Both Sara and Keren are also keenly aware how much the LGBTQ+ community has stood by them throughout their careers, from when they started out in the early ’80s right up to now. They’ve always felt a kinship with their queer fans.

“I think it’s [about] always having to fight for what you want. Gay people have had to do that and women have had to do that, so maybe that’s an identifiable similarity,” Sara suggests. “I think for us our music is a bit cheeky, a bit sassy. I like to think that people gravitate towards that sort of thing. And it’s fun – it’s a party type of music. It makes you feel good.”

L-R, Keren Woodward, Sara Dallin and Siobhan Fahey of Bananarama in 1983. (Dave Hogan/Getty)

Keren also makes the point that much of Bananarama’s early music videos – and their general style – was undeniably camp. The relationship between themselves and their LGBTQ+ fanbase always felt natural.

“We’ve always had so many gay friends, friends from that community, and we have a sort of real connection with them,” she says.

So regularly we’d come home with a bruise or a cut or a chipped tooth from someone swinging a handbag in your face or something!

Sara and Keren’s eyes light up when they start talking about the nights they spent in some of London’s foremost gay clubs in the ’80s. They were regulars in Brixton’s Daisy Chain, which has since closed down, and they were so well known in Heaven that the manager would let them go behind the bar to make their own drinks.

“Our nights out were so frantic,” Keren laughs. “So regularly, we’d come home with a bruise or a cut or a chipped tooth from someone swinging a handbag in your face or something!”

Keren Woodward (L) and Sara Dallin at the launch of the Here and Now Tour 2008. (Marc Broussely/Redferns)

There was one night when they up dancing on stage in Heaven when they were booted off to make way for none other than Cher herself.

“It’s like, what’s she doing here? She came on and did two songs,” Sara laughs.

‘Disgusting’ record labels took advantage of young artists

It was a glorious time, but it didn’t come without its challenges. Sara and Keren are glad that they now have full ownership and control over the music they release – but that wasn’t always the case.

“I mean we initially signed for no advance,” Sara explains. “We almost signed a publishing deal for peanuts because we didn’t know anything about it and five grand sounded like a lot of money.” Her advice to aspiring artists is simple – get a good lawyer before you agree to anything.

“I didn’t realise everything that was spent was recoupable,” she says, referring to the music industry practice where labels pay for the recording and marketing of an album up front, but later deduct the costs from the profits. “Even when they’ve got it all back, you still don’t own [the music].”

Sara Dallin (middle) and Keren Woodward (right) with Jacquie O’Sullivan who was in the band from 1988 to 1991 (Frank Hempel/United Archives via Getty)

Keren is angry when she thinks about it. “That actually seems really disgusting. They would put you in the most expensive studios imaginable, spend hundreds of thousands of pounds making an album, take all the money back, and they still don’t give you your stuff. It’s outrageous. I imagine it still goes on to a certain extent. George Michael famously took a huge case against [his label] and I think the more artists that bring it to the public’s attention, maybe the more aware younger people will be.”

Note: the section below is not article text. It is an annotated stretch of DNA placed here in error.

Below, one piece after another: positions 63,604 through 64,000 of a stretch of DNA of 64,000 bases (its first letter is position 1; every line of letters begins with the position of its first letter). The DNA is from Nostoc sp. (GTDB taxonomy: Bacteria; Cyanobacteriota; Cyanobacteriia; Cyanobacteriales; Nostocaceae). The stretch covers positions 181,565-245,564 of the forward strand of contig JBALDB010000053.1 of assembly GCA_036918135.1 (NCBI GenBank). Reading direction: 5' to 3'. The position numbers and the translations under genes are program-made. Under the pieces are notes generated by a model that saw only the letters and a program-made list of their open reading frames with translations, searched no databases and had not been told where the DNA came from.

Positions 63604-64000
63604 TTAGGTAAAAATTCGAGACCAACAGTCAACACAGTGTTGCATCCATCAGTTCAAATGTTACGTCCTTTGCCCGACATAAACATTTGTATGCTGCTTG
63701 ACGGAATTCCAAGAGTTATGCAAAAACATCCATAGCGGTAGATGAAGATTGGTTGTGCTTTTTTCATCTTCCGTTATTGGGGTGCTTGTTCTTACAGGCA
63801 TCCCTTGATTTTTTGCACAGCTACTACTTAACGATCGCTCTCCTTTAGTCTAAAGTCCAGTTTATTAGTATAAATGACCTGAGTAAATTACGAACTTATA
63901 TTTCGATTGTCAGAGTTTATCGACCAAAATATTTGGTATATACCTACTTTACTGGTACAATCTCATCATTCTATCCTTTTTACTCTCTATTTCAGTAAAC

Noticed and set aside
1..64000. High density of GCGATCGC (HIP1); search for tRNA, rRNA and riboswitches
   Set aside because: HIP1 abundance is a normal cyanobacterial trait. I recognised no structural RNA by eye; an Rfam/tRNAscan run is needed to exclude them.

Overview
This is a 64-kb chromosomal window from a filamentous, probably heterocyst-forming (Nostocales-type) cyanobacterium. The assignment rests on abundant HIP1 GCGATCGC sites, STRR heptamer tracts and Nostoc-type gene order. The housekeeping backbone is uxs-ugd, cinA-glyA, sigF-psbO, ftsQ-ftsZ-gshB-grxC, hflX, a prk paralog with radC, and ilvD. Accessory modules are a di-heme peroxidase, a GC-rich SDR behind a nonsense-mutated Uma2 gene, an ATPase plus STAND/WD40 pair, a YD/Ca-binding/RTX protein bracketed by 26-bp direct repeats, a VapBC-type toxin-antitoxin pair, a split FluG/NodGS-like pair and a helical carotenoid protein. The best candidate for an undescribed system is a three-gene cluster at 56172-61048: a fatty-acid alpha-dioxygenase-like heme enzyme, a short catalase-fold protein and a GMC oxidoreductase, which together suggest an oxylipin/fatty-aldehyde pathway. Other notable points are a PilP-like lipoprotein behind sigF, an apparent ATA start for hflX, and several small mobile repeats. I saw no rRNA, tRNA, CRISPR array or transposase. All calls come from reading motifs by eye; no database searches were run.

It was so much easier for men to have success in the business, but we worked hard and we were determined.

They’re also glad they can now release music without the intense pressures they faced as young women in the ’80s.

“We have complete freedom now really which we just didn’t have then,” Keren explains. “We don’t pressurise ourselves – ‘Oh, we’d better do that because that’ll make it a hit’ – that doesn’t even enter your head, so it’s just the freedom to do exactly as you want and to make the music you want to. There was always much more pressure back in the day than there is now.”

They’re also glad things seem to be at least somewhat better for women in the music industry today than they were in the ’80s.

“When you look back you can see the disparity between how male bands were treated and how females were, how much easier it was for them because they had screaming girls after them,” Sara says. “It was so much easier for men to have success in the business, but we worked hard and we were determined.”

Keren and Sara came of age in a ‘sexist establishment’

Keren is glad the Me Too movement has taken hold in recent years, putting a harsh spotlight on some of the mistreatment women have had to endure.

“It’s fantastic that’s come into the public eye because there are so many times where things happened and you think, ‘What a shame you didn’t speak out.’ You just accepted it. We grew up in a sexist establishment – you just saw that all the time on the TV. You didn’t like it but it’s kind of what happened and you sort of accepted it in a way.”

Both Sara and Keren are also keenly aware of the mistreatment many in the LGBTQ+ community have had to endure.

It shouldn’t be something to overcome, it should be something to embrace and celebrate.

“They have all fought so hard in different ways for their rights, what they want to do, and to be heard,” Sara says. “It’s better than it’s ever been – there’s still a long way to go, but don’t give up the fight because it is worth it and you will get there.”

Keren hopes we’re starting to move closer to a world where LGBTQ+ people can be open about who they are without the fear of discrimination.

“I have friends who felt it wasn’t acceptable and didn’t go down that path until later in life and weren’t true to themselves, and it feels to me now like that shouldn’t be happening. It shouldn’t be something to overcome, it should be something to embrace and celebrate.

“Let’s hope in the future that’s the way it is.”

Masquerade is out on Friday 22 July.